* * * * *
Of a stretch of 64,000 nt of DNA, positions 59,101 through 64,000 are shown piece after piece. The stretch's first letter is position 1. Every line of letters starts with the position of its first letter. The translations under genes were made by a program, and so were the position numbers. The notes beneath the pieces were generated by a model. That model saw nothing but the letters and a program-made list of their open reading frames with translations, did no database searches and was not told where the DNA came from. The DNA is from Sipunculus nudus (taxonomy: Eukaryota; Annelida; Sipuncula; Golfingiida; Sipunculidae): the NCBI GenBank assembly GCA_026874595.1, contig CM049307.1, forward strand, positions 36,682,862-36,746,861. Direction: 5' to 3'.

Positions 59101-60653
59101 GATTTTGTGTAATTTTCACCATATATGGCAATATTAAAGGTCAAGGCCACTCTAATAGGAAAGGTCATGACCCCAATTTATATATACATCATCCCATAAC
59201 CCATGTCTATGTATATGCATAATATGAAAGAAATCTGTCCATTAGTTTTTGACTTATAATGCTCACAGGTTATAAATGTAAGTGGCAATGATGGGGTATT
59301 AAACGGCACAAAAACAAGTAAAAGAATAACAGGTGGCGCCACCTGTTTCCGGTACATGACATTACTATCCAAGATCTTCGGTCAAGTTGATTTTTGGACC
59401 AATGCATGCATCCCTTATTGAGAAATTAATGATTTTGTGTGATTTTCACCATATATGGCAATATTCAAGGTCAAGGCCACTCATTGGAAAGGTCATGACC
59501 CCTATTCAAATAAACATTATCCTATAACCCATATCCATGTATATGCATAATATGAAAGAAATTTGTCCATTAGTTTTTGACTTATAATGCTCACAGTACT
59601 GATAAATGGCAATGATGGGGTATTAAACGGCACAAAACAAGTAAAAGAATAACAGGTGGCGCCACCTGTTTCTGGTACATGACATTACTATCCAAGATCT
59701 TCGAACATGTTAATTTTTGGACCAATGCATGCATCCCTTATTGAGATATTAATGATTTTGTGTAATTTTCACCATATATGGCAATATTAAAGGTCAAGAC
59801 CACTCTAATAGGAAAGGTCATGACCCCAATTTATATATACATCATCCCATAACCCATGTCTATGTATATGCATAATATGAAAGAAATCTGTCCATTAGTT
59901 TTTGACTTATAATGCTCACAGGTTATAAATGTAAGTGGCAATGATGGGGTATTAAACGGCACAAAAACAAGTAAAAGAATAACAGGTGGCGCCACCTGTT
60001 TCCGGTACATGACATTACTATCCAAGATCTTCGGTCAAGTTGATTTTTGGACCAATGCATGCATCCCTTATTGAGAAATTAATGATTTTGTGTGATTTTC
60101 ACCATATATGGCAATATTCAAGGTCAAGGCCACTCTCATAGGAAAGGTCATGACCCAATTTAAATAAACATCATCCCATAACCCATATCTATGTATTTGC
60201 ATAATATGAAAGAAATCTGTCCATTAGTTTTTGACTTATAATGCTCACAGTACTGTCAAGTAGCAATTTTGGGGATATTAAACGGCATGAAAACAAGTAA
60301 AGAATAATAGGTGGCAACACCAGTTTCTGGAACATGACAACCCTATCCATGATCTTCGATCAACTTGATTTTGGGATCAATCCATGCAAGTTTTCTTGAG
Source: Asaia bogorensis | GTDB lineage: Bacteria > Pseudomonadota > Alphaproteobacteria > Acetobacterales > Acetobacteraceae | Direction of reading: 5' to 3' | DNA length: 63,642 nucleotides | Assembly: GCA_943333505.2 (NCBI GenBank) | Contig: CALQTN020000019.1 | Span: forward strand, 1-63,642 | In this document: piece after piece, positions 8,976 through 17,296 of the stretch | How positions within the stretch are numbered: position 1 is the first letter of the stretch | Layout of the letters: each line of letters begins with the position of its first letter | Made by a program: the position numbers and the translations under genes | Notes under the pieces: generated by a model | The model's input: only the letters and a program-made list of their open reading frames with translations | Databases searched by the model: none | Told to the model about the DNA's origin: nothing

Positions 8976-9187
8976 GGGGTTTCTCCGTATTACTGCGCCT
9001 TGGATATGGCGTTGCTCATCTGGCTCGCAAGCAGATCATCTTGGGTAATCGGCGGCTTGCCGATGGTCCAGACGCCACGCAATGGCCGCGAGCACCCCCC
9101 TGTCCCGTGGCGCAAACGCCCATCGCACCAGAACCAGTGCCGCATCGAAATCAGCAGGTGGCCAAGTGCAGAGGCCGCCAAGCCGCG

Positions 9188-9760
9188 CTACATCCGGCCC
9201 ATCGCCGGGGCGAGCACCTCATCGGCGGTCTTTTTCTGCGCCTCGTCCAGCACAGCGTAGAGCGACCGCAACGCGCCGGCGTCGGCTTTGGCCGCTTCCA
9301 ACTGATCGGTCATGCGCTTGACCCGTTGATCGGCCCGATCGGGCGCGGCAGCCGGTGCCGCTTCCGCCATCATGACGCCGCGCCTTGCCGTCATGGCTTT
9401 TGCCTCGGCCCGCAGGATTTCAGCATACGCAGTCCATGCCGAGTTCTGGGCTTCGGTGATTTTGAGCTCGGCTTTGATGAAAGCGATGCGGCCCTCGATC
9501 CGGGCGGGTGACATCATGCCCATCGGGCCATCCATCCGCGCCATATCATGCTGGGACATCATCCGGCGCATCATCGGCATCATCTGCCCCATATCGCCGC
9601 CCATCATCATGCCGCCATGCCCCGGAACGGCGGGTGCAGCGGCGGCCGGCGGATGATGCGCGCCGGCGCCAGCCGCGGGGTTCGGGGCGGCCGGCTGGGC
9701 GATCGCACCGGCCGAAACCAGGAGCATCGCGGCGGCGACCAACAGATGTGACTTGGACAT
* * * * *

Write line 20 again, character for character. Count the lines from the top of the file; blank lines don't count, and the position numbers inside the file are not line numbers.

9101 TGTCCCGTGGCGCAAACGCCCATCGCACCAGAACCAGTGCCGCATCGAAATCAGCAGGTGGCCAAGTGCAGAGGCCGCCAAGCCGCG